I launched a new project this month, plus a new song for National Poetry Month – a poem-song that connects two events that happened more than sixty years apart. I have set up an extra chair for you at the virtual kitchen table. Please join me!
NEWS: The Know Better Do Better Project
THIS MONTH’S MUSIC: “A Penny’s Just a Penny””
FEATURED NON-PROFIT: The Greater Boston Food Bank
News: The Know Better Do Better Project
Almost a year ago, several of my songwriter friends and I met to discuss how some folk and popular songs have contributed to systemic racism, especially those sung with and for children. As an exercise, we each chose one of those songs and wrote inclusive alternatives. Then we invited other songwriters to do the same. With fourteen songwriters all contributing new songs, we have launched the The Know Better Do Better Project to share them, and other information to call attention to this issue. We hope that many more songwriters will join our loose-knit community.
This Friday, April 23rd at 8:00 pm EST we will celebrate at a special virtual event at the venerable Club Passim. Please join co-host “Uncle” Devin Walker and me as we invite special guests to discuss and perform songs that they have written for the project. This is a free event, but donations to support our project will be accepted. We will live stream via Passim’s Youtube and Facebook pages.
This just in! Kathy Sands-Boehmer just published a wonderful interview with me. In it we discuss the Know Better Do Better Project and my music. Find it at her Everything Sundry blog.
This Month’s Music: “A Penny’s Just a Penny”
“A Penny’s Just a Penny” © 2021 Tom Smith (ASCAP)
Lyrics in the comments below.
Recently, I found a penny on my daily walk. That was nothing new or unusual. On another day I would have kept walking past the penny at my feet, not giving it a second thought. This particular day I picked it up, along with a memory from long ago.
I was about nine or ten years old, living in rural Northeastern Pennsylvania. Like many children, I loved sports – especially basketball. Basketball is a sport that one can play with very little equipment; and it is a great sport for rural areas because I could enjoy it by myself or with my nearest neighbor friend. Jerry lived about a mile down the road. My greatest treasure was a new pair of sneakers, just like my hero Bob Cousy wore! Bob Cousy famously played basketball for the Boston Celtics, and although he actually wore the more expensive Converse All-stars, I wore my Keds canvas sneakers with great pride.
On that remembered day, I found a penny while walking to play basketball with Jerry. Although I romanticized it a bit in my song, that event and my interaction with the old farmer actually happened. Over the last few weeks, I thought about that memory frequently. I even dreamed about it.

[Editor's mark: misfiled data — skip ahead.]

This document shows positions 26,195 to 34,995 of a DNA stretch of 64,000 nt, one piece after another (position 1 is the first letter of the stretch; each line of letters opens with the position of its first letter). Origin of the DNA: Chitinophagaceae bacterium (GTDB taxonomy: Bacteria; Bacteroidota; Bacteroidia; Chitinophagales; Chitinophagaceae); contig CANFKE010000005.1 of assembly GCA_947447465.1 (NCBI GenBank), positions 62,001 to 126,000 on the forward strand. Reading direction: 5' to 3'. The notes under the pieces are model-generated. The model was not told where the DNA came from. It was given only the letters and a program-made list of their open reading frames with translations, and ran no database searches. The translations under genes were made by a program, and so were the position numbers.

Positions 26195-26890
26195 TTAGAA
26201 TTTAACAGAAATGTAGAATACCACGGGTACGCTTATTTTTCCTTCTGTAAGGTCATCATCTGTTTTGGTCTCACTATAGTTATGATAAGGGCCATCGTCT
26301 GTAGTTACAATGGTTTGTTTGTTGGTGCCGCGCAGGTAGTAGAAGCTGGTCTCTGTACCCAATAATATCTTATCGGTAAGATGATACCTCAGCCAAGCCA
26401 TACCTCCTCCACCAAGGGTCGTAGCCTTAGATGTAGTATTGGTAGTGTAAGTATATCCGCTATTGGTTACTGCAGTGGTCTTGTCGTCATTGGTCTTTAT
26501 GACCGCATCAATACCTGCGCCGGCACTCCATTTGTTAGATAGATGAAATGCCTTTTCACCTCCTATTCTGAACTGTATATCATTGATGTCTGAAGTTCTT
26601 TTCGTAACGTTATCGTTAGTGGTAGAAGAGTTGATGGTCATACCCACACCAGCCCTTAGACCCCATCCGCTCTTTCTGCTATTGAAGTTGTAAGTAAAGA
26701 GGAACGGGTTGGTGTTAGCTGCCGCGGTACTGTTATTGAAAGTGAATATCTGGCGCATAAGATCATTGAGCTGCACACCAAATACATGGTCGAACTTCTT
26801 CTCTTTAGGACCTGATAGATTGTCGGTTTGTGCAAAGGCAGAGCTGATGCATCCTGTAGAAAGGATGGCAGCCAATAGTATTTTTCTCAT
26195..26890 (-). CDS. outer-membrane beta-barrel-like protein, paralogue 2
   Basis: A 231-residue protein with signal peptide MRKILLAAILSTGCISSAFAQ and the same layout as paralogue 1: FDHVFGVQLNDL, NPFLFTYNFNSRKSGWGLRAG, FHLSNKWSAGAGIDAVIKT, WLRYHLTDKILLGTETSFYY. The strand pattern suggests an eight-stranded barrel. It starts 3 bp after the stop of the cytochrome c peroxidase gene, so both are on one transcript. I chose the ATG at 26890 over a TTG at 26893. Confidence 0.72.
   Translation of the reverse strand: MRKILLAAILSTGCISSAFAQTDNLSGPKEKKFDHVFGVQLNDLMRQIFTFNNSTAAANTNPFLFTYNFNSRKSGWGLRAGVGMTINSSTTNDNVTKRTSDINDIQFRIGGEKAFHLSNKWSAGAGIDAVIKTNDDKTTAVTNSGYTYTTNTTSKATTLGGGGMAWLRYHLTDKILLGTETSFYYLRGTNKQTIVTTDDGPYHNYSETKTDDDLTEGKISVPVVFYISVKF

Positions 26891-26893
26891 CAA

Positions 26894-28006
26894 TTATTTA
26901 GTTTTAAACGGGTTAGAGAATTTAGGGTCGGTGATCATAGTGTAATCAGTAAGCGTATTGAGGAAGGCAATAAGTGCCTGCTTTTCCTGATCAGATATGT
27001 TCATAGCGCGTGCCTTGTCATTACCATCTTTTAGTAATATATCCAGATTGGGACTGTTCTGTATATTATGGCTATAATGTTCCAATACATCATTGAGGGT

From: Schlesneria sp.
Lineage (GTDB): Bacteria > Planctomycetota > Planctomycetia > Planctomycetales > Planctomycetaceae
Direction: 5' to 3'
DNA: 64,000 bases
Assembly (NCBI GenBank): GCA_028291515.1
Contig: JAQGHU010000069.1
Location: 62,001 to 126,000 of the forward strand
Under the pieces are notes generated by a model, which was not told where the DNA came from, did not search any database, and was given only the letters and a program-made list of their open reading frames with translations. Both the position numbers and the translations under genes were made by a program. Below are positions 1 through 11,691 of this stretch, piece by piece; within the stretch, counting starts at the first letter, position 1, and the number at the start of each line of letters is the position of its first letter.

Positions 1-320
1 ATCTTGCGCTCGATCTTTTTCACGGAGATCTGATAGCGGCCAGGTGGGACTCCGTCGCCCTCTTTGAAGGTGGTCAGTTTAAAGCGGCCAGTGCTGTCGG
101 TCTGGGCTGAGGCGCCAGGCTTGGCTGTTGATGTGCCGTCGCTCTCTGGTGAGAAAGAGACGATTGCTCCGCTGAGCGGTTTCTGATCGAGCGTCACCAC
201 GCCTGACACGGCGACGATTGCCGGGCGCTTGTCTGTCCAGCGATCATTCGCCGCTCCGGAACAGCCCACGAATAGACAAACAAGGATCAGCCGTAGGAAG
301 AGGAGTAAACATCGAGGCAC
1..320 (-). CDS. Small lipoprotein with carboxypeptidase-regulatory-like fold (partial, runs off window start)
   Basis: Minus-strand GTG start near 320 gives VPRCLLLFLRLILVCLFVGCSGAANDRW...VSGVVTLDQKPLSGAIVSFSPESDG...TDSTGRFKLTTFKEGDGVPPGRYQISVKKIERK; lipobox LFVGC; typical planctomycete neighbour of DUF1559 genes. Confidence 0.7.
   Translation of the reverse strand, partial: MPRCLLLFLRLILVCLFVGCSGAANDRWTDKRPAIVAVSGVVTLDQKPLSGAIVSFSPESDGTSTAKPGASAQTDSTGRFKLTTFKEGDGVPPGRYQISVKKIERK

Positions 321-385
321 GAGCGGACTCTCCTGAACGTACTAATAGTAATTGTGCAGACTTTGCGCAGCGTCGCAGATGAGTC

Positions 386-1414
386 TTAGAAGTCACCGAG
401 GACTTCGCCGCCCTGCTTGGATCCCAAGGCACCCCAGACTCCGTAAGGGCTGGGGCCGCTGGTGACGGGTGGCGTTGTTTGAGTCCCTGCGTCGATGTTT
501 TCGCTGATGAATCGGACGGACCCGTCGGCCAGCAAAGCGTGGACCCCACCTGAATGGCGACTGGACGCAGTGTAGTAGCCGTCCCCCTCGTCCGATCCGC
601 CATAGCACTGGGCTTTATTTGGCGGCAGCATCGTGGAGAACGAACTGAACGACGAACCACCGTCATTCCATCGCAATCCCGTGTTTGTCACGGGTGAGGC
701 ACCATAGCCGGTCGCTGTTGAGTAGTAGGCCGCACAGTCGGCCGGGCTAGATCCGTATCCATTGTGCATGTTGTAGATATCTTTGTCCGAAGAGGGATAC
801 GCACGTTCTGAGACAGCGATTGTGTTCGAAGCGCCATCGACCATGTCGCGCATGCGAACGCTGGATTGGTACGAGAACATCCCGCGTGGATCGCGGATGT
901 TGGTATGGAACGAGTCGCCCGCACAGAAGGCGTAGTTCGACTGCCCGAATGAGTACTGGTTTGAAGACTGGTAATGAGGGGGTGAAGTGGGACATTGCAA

The mind works mysteriously sometimes. Mine attached that old memory to another one from three years ago. After making some music with the children at the Tufts Children’s Hospital in Boston, I headed for home. It was a very cold evening. The bitter wind stung my face as I walked to the subway. The daily news had been filled with stories of the desperate homeless, but this evening it became real for me when I came across a home-made tent crudely pitched on an old mattress and draped over the subway vent. The tarp billowed as the warm exhaust kept those I imagined inside from freezing. At my feet, I found a penny.
Contrary to my song, I didn’t actually leave an envelope with $100 there at that tent; however I did make the biggest contribution that I was comfortable making to the local food bank. I encourage you to support The Greater Boston Food Bank, or click to find a food bank in your area.
“A penny’s just a penny, when a dollar’s in your hand.
I have a dollar in my hand.”
(If so inclined, I invite you to leave a comment by scrolling to the end of this page.)
The Greater Boston Food Bank “works passionately to end hunger across Eastern Massachusetts by providing our neighbors in need the healthy food and resources they need to thrive… Your support enables GBFB to distribute healthy food to neighbors in need as well as nutrition programs and resources for sustained, healthy lives and healthy communities.” The GBFB has really stepped up its support for families adversely affected by the COVID-19 pandemic – and there are a great many of them.